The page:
“We wanted to play well, to be aggressive and show we care. I think the team was really good, I feel proud. After Newcastle it was tough, and a team like Brighton is always difficult to play.

“I am so proud of the players and the character that they showed. I told them at half-time, ‘it’s 2-1 to us, it’s a great opportunity for us – now we need to show that we are a team’.”

The win was the first in six attempts that Chelsea have managed against Brighton in the league, and was notable for a standout performance from Mudryk who has looked increasingly at home in west London this season after a difficult first six months.

Pochettino reiterated the need for young players like the Ukrainian to feel settled before they can be expected to produce on the pitch.

“It’s not only about building the way that you want to play, your philosophy on the pitch,” he said. “Before that, you need to belong to the team, you need to belong to the club, to settle yourself.

“You need to grow, need to get experience. Too many things before you can talk about playing from the back, or play with three or four offensive players, or with three or five at the back. That comes in after.”

Brighton boss De Zerbi reflected on a game he felt his team did not deserve to lose.

“It’s hard because I think we played much better than Chelsea,” he said. “We made three big mistakes, two set-pieces in the first half and we conceded the third goal in an incredible way.

“It was a clear penalty for them, but we can’t concede a counter-attack in that way (from) a corner for us. In that way we are young, but we need to be more focused in that situation and at set-pieces.”

Chelsea played the entirety of the second half with 10 men as they clung on to defeat Brighton 3-2 after a tense finale at Stamford Bridge.

Mauricio Pochettino’s side were already two up thanks to headers from Enzo Fernandez and Levi Colwill when Conor Gallagher was shown a second yellow card for fouling Billy Gilmour in stoppage time at the end of the first half.

Moments before Gallagher’s dismissal, Facundo Buonanotte had pulled Brighton back into it at 2-1 with swinging strike inside the post, and the stage looked set for a fightback by the visitors.

Instead, it was Chelsea that reasserted their charge, Fernandez converting from the spot midway through the second half after the excellent Mykhailo Mudryk had been fouled.

Joao Pedro came off the bench to head a goal back at the start of a lengthy period of added time, before Chelsea survived a penalty scare for a possible handball against Colwill with virtually the game’s final action.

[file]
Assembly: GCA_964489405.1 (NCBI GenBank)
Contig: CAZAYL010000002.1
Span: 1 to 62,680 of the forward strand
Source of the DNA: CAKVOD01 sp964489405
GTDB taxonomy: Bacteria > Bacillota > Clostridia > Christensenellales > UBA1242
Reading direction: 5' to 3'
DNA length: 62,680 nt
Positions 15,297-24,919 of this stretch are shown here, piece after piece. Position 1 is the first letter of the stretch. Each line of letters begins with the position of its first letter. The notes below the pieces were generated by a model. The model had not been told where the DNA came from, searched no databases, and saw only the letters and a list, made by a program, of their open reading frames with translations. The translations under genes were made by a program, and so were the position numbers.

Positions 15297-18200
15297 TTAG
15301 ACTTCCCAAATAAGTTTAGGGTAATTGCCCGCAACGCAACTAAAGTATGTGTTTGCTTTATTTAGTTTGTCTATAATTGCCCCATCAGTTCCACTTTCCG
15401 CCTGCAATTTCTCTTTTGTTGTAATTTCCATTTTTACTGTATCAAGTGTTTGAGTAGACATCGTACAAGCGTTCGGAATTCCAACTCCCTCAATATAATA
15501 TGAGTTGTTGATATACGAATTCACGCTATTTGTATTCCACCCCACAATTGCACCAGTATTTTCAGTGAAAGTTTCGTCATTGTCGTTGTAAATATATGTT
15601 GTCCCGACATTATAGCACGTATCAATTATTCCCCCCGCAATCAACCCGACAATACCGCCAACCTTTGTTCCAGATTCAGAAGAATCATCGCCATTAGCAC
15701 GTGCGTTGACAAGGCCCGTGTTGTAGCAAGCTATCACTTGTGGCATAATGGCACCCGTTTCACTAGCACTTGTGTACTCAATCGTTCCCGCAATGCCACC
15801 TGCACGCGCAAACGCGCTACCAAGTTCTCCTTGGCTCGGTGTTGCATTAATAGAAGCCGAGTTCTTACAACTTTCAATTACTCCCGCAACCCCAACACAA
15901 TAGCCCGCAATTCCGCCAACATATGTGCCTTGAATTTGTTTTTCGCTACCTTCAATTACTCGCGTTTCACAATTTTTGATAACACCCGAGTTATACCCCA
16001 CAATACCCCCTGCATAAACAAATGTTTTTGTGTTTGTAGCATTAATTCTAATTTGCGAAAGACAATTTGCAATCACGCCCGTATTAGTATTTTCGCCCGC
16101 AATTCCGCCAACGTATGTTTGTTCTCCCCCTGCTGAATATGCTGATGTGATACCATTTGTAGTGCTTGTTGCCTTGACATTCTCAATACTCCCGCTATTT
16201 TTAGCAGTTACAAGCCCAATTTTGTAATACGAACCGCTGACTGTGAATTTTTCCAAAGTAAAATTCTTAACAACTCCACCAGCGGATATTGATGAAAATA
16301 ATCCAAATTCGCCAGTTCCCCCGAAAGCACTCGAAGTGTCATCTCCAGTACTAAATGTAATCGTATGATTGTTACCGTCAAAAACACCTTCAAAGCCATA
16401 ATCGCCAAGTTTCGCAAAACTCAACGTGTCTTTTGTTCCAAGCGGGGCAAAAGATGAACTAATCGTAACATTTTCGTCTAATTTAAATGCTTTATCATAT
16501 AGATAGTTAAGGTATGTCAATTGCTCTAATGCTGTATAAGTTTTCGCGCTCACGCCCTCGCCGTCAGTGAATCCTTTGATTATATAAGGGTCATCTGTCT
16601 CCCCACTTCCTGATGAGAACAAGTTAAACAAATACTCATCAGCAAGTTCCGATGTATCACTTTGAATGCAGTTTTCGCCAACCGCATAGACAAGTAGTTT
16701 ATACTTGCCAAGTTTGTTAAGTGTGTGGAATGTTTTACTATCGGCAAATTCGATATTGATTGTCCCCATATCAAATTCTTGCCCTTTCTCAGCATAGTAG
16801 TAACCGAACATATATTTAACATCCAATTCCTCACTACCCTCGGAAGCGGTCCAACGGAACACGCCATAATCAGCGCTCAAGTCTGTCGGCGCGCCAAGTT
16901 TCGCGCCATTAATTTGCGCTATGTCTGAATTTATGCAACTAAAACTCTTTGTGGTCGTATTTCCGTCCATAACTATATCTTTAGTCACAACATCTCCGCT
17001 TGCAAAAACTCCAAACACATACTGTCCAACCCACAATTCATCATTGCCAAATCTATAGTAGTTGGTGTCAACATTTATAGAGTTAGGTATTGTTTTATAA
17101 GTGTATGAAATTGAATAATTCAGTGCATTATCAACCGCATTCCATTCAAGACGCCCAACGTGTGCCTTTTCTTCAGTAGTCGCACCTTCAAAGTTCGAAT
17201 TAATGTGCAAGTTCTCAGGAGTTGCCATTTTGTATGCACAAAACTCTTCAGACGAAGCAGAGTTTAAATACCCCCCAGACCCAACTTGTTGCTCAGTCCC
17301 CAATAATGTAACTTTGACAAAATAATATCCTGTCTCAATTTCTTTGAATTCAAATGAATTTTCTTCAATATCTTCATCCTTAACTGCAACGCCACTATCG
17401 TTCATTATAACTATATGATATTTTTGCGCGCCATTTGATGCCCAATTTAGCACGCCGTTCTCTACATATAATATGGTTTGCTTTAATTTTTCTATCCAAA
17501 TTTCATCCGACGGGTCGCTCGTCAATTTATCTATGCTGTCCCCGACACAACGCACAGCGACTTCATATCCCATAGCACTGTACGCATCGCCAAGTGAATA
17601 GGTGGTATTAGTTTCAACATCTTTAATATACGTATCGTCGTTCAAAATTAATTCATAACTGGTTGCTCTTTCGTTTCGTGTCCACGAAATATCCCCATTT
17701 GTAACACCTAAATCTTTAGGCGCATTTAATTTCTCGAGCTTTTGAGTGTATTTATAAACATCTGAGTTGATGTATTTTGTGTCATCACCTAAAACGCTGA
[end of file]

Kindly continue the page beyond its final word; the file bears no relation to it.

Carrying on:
This was a statement win from Pochettino’s team. Not only was it a first league victory in six attempts against Brighton, it came after their captain had been sent off after 45 minutes, and with arguably their best player this season,, Cole Palmer, starting the game on the bench, a knock sustained in training on Saturday meaning he was fit only to emerge once his team were 3-1 up.

The opening goal came after good work from Palmer’s replacement Mudryk, taking a high, looping pass down well with his chest and crossing cleverly to win a corner. From the resulting ball in, Benoit Badiashile showed balance and poise to take charge at the back post and hooked a ball into the six-yard box from which Fernandez rose to nod home his first Premier League goal.

Igor Julio needed to be alert with a sliding interception to prevent a certain goal for Nicolas Jackson, but after the defender had poked the ball behind for another corner Brighton were caught out again with a near identical routine.

This time it was Jackson keeping the move alive at the back post, arcing the ball back into middle and onto the head of Colwill, who despite a brave effort from Gilmour to hook the ball back from behind the line would not be denied his first Chelsea goal.

Mudryk looked as confident as he has been in Chelsea blue and nearly made it three before half-time, beating Joel Veltman on the turn with a dazzling first touch in midfield and driving at the heart of Brighton, only to see his fizzing 30-yard drive fly inches past the post.

Instead it was Brighton in whose favour the game turned before the break. First, the coolest of strikes from Buonanotte halved the arrears, the Argentinean lashing the ball inside the far post with his left foot after Simon Adingra and Adam Lallana had combined to pick him out.

Then in stoppage time at the end of the half, a more serious setback for Pochettino, his captain Gallagher shown a second yellow card for sliding in late on Gilmour, and Chelsea would play the second 45 minutes with 10 men.

Brighton emerged determined to make their numerical advantage count. Adingra was a growing threat playing high on the left, most notably in the 55th minute when he crossed for Lallana who took a touch and hooked narrowly wide.

Roberto De Zerbi gambled, making four substitutions in one swoop, whilst Pochettino looked to his depleted bench and prepared Palmer.

Yet before Chelsea’s appointed penalty taker could take to the pitch, the brilliant Mudryk won a spot-kick, outpacing the recently arrived James Milner before being shouldered to the ground. A pitchside VAR check was required for referee Craig Pawson to make the call, and Fernandez showed his own credentials from 12 yards for 3-1.

Ten minutes of stoppage time had been announced by the time substitute Pedro rose to glance a header across goal and in at the far post to give Brighton hope.

Then at the death, Pawson was called pitchside once more to adjudicate on handball against Colwill.

The evidence seemed to show the ball strike the defender’s face, as Stamford Bridge breathed a sigh of collective relief.